Oct 20, 2020 Letters
October 20 marks the centenary birth anniversary of Mrs. Janet Jagan, a trailblazer for full political and economic emancipation in Guyana. Her illustrious career in public service is capitulated by the many articles, commentaries, and documentaries produced in her honor. Her life- long contributions to public service continue to be celebrated as one who not only made major contributions to the advancement of the rights of ordinary people but also revolutionize established thinking with forward looking ideas that addressed practical real-life challenges.
Janet Jagan’s political activism spanned some 66 years with 46 of those years as a member of parliament, a record for a woman in the Western Hemisphere that still stands tall. Besides that, Cde. Janet scored many firsts: among them, first woman parliamentarian, first woman minister, first woman Prime Minister and President in Guyana. She was the second woman head of state in Latin America preceded only by Eva Peron of Argentina who was not elected but inherited the position.
When the idea of women empowerment was a distant dream in the minds of people, Cde Janet was one of those who dreamt that dream and worked towards its realization. It is therefore not surprising that UNESCO awarded her in 1997 the Gandhi Gold Medal for peace, democracy, and women rights for her sterling contribution. The reputable Time magazine, in honor of International Women’s Day in March 2011 recognized Janet Jagan as “one of history’s most rebellious women” as her work continued to resonate beyond the shores of Guyana.
Many revered the years Janet Jagan served as Minister of Health, Labour and Housing. Her strong gender activism brought her close to complex problems faced by women at the grassroots level. During her tenure as Minister, health, labour and housing conditions improved with better equipped hospitals, new health centers, wages and conditions for domestic workers along with new housing schemes. I read that the late Dr. Frank Williams would argue with even former President Burnham that Janet Jagan was the best Minister of Health he worked with during his tenure as Chief Medical Officer.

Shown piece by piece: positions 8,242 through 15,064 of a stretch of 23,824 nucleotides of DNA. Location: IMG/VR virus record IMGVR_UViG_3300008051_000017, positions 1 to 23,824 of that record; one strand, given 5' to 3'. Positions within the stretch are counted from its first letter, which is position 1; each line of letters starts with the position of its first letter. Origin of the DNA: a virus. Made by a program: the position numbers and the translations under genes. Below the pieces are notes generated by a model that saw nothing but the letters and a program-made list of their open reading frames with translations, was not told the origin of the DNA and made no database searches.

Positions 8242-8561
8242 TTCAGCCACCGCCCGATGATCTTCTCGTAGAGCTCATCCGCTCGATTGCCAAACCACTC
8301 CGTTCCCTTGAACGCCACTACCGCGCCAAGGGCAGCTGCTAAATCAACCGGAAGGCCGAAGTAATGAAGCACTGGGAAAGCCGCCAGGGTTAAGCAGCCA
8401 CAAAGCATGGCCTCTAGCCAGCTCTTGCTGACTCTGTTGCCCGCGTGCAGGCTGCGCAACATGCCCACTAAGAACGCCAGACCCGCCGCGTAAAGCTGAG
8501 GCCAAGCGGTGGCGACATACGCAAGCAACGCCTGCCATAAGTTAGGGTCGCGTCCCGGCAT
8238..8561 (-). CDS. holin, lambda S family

Janet Jagan earned her place in the political spectrum with her stellar contribution, commitment, courage, and honesty in public life. I had the distinct pleasure of listening to her on election night in 1973 on the radio discussions as she lambasted her opponents and exposed the blatant rigging of the general election and was ably supported by another brave woman the late Eleanor D’Silvia from the Liberator Party. It is along that tradition that the PPP remained steadfast in preventing another barefaced effort to rig the last general election this year.
Cde Janet was actively involved with literary and cultural life in Guyana. Martin Carter poems were published in Thunder while she was editor and she played a major role in publication of Carter’s early collection, The Hill of Fire Glows Red. She edited the Thunder and Mirror newspaper until her demise. During the days of suppressed press freedom in the late 70’s early 80’s, she ensured publication of the weekly Mirror that provided vital information to the public, be it the Jonestown Massacre, Father Darke murder, Walter Rodney assassination, or the 90 percent boycott of the referendum to name a few as the desperate state media attempted clumsy cover ups. Later Cde Janet was an unremitting patron of the National Art Gallery at Castellani House.
In the course of her political journey Janet Jagan suffered many indignities such as imprisonment for civil disobedience, violent threat to her life, racism, misogyny and charter assassination but these did not deter her nor scared from her militant activism, always a strong voice for the under privilege and the disenfranchised. Despite being the victim of the most scandalous and malicious attack by the media she never filed a libel action and the same goes for her husband Dr. Cheddi Jagan as they relied on public opinion to defend their character.
Despite Cde Janet outstanding achievements she remained a simple, humble and honest character who was always willing to share her personal resource to help the needy. She was an amicable personality that never loved the limelight; she walked with the Queen but never lost the common touch. Cde Janet lived a frugal life and was never overwhelmed by the trappings of power nor higher office.
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